The systematic exclusion and marginalization of the realities of colonial (or other) societies dominated by the major powers is another factor where their interests coincided (including with the SU as to their spheres of interest). More importantly, this approach to the colonial realities flies in the face of the myth of the GC as an inclusive project. The hegemonic interests especially of the US – as the new and for a long-time only hegemon – also contradicts another myth, especially cultivated in that country, namely that of the US as a gentle civilizer of war. This lacks not only a basis in the drafting history of the GC (p. 308) but also conflicts with the realities in the early post WW II conflicts, especially the Korean war where the US, despite initially publicly rejecting the targeting of civilians, in the course of the escalating war targeted Korean civilians indiscriminately and rejected ICRC proposals to create safety zones (p. 324).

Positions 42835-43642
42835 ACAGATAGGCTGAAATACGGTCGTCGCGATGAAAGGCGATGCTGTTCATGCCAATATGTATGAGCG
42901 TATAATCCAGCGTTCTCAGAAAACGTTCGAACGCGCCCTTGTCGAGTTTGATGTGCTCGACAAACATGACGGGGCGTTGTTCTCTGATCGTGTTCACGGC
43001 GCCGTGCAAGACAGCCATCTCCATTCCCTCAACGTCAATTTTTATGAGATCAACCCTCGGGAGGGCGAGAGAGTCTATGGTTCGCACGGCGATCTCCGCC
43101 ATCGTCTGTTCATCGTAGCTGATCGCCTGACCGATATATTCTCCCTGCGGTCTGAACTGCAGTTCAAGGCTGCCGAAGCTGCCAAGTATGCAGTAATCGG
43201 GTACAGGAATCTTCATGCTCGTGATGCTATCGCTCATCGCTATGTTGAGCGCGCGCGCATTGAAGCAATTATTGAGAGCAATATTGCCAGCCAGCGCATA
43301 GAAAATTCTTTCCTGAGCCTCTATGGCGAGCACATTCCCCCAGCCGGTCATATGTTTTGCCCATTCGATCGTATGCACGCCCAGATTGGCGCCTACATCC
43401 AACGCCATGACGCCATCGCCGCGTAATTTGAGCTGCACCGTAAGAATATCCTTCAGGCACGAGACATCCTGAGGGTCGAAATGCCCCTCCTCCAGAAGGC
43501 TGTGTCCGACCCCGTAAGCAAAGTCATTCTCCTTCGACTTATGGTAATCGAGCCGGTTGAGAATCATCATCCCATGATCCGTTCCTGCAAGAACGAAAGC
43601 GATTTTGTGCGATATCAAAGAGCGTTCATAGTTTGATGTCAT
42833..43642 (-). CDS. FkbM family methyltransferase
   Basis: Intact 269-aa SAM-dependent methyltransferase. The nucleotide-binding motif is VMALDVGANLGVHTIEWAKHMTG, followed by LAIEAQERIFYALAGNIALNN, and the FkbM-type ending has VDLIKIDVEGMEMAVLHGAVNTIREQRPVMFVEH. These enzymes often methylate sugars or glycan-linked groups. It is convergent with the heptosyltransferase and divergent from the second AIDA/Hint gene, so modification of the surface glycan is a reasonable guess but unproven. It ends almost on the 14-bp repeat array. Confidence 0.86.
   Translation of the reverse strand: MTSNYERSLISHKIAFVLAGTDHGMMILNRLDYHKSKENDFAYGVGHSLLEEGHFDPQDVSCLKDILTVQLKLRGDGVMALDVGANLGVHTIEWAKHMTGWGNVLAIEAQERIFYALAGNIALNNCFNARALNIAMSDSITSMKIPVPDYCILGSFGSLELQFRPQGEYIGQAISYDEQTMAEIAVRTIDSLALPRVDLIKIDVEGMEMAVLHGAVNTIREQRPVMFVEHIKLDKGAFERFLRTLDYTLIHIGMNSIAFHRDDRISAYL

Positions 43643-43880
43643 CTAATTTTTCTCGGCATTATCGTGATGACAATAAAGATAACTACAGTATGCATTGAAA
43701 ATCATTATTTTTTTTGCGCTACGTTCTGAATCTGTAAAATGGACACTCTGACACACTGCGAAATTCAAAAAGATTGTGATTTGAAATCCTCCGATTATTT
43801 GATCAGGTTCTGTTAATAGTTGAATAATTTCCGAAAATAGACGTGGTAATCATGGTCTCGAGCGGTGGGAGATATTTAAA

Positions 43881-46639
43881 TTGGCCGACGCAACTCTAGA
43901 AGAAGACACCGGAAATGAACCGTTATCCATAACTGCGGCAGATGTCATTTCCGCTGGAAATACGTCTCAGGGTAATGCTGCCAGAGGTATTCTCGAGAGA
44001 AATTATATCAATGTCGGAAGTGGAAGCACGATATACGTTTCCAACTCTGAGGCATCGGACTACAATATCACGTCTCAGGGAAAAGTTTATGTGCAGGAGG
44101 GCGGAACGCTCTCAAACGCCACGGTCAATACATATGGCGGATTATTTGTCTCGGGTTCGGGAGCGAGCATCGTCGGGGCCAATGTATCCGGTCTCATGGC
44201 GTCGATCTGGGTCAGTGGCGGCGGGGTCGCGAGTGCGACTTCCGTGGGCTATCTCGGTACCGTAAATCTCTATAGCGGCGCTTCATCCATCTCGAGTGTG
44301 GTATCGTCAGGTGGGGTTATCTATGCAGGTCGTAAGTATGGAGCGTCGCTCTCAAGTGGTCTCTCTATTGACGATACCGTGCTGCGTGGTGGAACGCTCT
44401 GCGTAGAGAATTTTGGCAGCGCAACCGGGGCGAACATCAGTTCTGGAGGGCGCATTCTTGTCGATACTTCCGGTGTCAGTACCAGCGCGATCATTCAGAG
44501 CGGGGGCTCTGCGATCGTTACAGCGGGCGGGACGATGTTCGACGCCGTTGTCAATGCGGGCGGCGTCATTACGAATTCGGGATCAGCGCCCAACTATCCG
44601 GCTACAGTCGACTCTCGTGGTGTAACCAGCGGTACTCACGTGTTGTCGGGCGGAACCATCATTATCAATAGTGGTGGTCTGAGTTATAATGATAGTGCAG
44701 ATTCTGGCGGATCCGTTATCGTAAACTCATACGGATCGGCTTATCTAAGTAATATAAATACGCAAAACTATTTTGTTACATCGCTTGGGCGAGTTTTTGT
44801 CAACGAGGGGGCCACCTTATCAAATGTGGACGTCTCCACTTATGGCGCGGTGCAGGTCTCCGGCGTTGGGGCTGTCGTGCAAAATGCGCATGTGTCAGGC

If one thinks about the development of IHL after the GC both the expansive interpretation of CA 3 and further normative developments (e.g. 1977 AP I and II, 2005 ICRC Customary IHL study and the 2013 Tallinn Manual on the International Law Applicable to Cyber Warfare) come to mind, with new post-colonial actors having increasing influence on the normative development of the law (as an early development recall the recognition of anti-colonial and other struggles “in the exercise” of the “right to self-determination” in Art. 1(4) AP I). Yet, in practical terms, humanitarianism, as shown by Slim, has increasingly become a “Western” post-or neo-colonial project with large organisations dominating the scene to the detriment of local actors (which of course leaves the question open of whether local actors, perhaps controlled by emerging international powers as mentioned above, are always the better option). In normative terms, the limits of IHL are obvious, especially as regards the protection of the civilian population, where GC IV proved largely ineffective in the face of indiscriminate warfare, the limited protection of irregular fighters (the security clause of Art. 5 GC IV often enough invoked by occupying nations), the use of certain (including nuclear) weapons and starvation as a weapon of war (van Dijk, pp. 325 ff.). This ineffectiveness has, of course, to do with the lack of adequate enforcement mechanisms, remaining the “eternal headache” of IHL (p. 328), despite certain improvements, e.g. the expansion of supervision (especially regarding the POW treatment) since the 1980s and the emergence of an ICL system which offers an, albeit limited, penal back up in case of grave breaches / war crimes.